In this season of revisiting the 1962 Cuban missile crisis, the emphasis is on fresh material indicating that President John F. Kennedy was ready to swap innocent old American missiles in Turkey for the new weapons Nikita Khrushchev was provocatively deploying in Cuba. He wanted not just to ensure that the crisis wound down without war but also to head off any charge that, ''when the blood starts to flow,'' he had failed to do what he could to avert it.

For this, the unreconstructed right pro-nounces Kennedy a wimp. For a considerably milder dalliance with this idea, you will recall, JFK's United Nations ambassador, Adlai Stevenson, was unfairly singled out and savaged by insider leaks at the time.

But what is most intriguing to me is the new material explaining how, given his readiness to deal in Turkey, Kennedy did not actually do so. How, in short, the Cuban missile crisis, already numbingly difficult and dangerous, did not take on the perilous additional dimension of a ''Turkish missile crisis'' as well.

Transcripts of JFK's ExComm (executive committee) on the climactic day of Saturday, Oct. 27, show a crucial role was played by Llewellyn E. Thompson Jr., a senior career diplomat who had just completed one of his two tours as ambassador in Moscow. He died in 1972.

Thompson, according to a new study by Raymond Garthoff, shared in the American consensus that the Soviet deployment was intended not to deter a U.S. invasion of Cuba -- none was planned, anyway -- but to redress Soviet strategic inferiority.

Nonetheless, Thompson knew Khrushchev was saying, publicly and privately, that the crisis stemmed from an American threat to Cuba. Remember: JFK had launched an ill-fated e'migre' invasion a year earlier, and the CIA and/or e'migre's were still making things hot for Fidel Castro.

So Thompson was ready when a grim president said: ''We're not going to get these {Soviet} weapons out of Cuba, probably, anyway. But I mean -- by negotiation -- we're going to have to take our weapons out of Turkey. . . .''

''I don't agree, Mr. President,'' said Thompson, ''I think there's still a chance that we can get this line going.'' He meant responding to Khrushchev's first letter of Oct. 26 suggesting a withdrawal of the new Soviet weapons in return for an American pledge not to invade Cuba, rather than responding to Khrushchev's second and more difficult letter of Oct. 27 demanding that American missiles in Turkey be thrown in too.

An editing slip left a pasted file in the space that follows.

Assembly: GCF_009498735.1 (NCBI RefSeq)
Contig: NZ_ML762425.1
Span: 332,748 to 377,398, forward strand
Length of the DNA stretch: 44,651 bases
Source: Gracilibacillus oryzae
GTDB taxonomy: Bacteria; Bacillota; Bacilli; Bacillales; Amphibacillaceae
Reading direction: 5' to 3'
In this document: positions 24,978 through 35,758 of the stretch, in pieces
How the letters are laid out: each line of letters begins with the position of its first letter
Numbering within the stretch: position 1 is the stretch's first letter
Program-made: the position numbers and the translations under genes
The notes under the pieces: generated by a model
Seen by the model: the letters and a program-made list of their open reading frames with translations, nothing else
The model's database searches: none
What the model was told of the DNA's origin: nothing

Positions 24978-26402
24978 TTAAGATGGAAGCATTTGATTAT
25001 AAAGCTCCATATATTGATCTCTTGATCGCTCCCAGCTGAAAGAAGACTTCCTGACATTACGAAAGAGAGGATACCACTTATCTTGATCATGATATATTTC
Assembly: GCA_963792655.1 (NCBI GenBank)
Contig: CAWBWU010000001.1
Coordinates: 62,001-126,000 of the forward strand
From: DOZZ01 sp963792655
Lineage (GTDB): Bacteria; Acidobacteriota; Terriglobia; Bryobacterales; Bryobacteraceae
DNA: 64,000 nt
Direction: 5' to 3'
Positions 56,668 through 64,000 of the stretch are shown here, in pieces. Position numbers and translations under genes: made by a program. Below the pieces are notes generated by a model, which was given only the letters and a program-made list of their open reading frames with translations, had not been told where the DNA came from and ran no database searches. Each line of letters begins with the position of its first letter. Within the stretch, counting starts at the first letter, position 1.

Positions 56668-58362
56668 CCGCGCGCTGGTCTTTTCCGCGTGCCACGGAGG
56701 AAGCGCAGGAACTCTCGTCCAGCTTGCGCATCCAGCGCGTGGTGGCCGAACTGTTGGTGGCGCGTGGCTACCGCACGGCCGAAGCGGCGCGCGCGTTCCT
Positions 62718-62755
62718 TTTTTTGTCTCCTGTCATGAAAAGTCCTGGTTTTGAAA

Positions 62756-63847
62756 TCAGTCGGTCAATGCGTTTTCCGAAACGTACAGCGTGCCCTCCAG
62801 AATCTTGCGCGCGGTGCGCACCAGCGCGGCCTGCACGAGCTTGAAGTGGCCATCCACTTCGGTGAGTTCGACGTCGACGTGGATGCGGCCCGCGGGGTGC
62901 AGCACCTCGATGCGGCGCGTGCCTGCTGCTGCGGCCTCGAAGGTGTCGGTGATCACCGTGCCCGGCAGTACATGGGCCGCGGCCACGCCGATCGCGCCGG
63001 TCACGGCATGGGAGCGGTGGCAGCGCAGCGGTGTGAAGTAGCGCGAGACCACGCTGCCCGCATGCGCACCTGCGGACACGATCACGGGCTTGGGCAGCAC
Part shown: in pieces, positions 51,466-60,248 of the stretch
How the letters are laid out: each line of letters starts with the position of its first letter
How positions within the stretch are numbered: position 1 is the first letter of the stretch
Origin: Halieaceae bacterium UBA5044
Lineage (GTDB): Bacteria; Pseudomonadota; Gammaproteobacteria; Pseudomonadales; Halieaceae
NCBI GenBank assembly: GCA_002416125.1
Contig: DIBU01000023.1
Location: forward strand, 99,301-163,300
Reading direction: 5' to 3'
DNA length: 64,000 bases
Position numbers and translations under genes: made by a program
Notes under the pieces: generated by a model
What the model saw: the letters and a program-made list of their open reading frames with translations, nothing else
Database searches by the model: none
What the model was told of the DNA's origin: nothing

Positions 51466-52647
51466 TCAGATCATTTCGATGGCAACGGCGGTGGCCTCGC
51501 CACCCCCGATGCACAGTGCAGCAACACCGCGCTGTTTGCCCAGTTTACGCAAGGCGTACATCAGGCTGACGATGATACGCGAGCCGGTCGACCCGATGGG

''He'll back down?'' asked Kennedy.

''Well, because he's already got this other {Cuban} proposal which he put forward,'' Thompson replied, adding: ''The important thing for Khrushchev, it seems to me, is to be able to say 'I saved Cuba, I stopped an invasion. . . .' ''

The president then went on, with Excomm knowledge and approval, to write back formally accepting the Cuba deal offered in the first Khrushchev letter. JFK also went on, without Excomm knowledge, to take out a bit of insurance, telling Khrushchev quietly that the missiles in Turkey were not up for swapping but would probably be removed (they were) in due course.

Whether the hint on Turkey figured in Kremlin calculations, we don't know. But we do know that the letter on Cuba brought an end to the crisis the next day, Sunday, Oct. 28. The offending missiles and jet bombers were soon removed and, though the conditions (verification, safeguards) binding the United States not to invade were never fulfilled, no invasion subsequently took place.

''I don't agree, Mr. President.'' Aides are supposed to give their best judgment. But this is the transcripts' only instance of an Excomm member's direct challenge to JFK. It came at a crucial moment and when the flow was going the other way, the wrong way, and it helped reverse that flow. It is electric evidence of a rare and wonderful poise, gutsiness and independence.

Tommy Thompson, the old Moscow pro, was only doing what he was hired for. Still, alone of Excomm members he spoke of the Soviets not as abstract any-country adversaries, the way the other members did, but as specific people whose ways he had known and words he had read. How fortunate were we -- and the Russians -- that he was there.